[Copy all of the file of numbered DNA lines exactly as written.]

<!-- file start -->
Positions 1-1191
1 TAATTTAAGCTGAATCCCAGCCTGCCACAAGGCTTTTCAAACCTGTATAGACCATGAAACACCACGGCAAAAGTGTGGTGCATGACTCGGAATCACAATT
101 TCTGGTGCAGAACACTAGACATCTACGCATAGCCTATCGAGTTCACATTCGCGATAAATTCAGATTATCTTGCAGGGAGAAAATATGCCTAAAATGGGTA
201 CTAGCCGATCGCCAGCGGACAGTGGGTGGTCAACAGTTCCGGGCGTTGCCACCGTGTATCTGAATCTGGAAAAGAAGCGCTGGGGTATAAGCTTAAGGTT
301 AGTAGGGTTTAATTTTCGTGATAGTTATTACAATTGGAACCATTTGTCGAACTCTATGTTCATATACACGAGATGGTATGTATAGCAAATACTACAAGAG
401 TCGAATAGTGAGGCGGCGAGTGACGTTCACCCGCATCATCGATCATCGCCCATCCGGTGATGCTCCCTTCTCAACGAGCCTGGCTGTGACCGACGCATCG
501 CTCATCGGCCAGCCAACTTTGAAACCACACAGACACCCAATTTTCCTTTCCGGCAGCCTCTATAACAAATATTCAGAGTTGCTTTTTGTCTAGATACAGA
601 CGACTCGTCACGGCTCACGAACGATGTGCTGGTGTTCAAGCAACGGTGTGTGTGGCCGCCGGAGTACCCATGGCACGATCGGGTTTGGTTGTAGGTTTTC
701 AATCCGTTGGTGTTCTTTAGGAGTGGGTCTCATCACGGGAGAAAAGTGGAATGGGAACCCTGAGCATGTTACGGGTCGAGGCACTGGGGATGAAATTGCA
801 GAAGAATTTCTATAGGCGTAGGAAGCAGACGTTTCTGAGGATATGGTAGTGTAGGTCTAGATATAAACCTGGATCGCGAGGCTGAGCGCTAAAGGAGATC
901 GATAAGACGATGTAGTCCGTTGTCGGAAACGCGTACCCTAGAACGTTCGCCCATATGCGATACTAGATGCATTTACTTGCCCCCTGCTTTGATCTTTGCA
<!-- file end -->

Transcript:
Positions 1-1191
1 TAATTTAAGCTGAATCCCAGCCTGCCACAAGGCTTTTCAAACCTGTATAGACCATGAAACACCACGGCAAAAGTGTGGTGCATGACTCGGAATCACAATT
101 TCTGGTGCAGAACACTAGACATCTACGCATAGCCTATCGAGTTCACATTCGCGATAAATTCAGATTATCTTGCAGGGAGAAAATATGCCTAAAATGGGTA
201 CTAGCCGATCGCCAGCGGACAGTGGGTGGTCAACAGTTCCGGGCGTTGCCACCGTGTATCTGAATCTGGAAAAGAAGCGCTGGGGTATAAGCTTAAGGTT
301 AGTAGGGTTTAATTTTCGTGATAGTTATTACAATTGGAACCATTTGTCGAACTCTATGTTCATATACACGAGATGGTATGTATAGCAAATACTACAAGAG
401 TCGAATAGTGAGGCGGCGAGTGACGTTCACCCGCATCATCGATCATCGCCCATCCGGTGATGCTCCCTTCTCAACGAGCCTGGCTGTGACCGACGCATCG
501 CTCATCGGCCAGCCAACTTTGAAACCACACAGACACCCAATTTTCCTTTCCGGCAGCCTCTATAACAAATATTCAGAGTTGCTTTTTGTCTAGATACAGA
601 CGACTCGTCACGGCTCACGAACGATGTGCTGGTGTTCAAGCAACGGTGTGTGTGGCCGCCGGAGTACCCATGGCACGATCGGGTTTGGTTGTAGGTTTTC
701 AATCCGTTGGTGTTCTTTAGGAGTGGGTCTCATCACGGGAGAAAAGTGGAATGGGAACCCTGAGCATGTTACGGGTCGAGGCACTGGGGATGAAATTGCA
801 GAAGAATTTCTATAGGCGTAGGAAGCAGACGTTTCTGAGGATATGGTAGTGTAGGTCTAGATATAAACCTGGATCGCGAGGCTGAGCGCTAAAGGAGATC
901 GATAAGACGATGTAGTCCGTTGTCGGAAACGCGTACCCTAGAACGTTCGCCCATATGCGATACTAGATGCATTTACTTGCCCCCTGCTTTGATCTTTGCA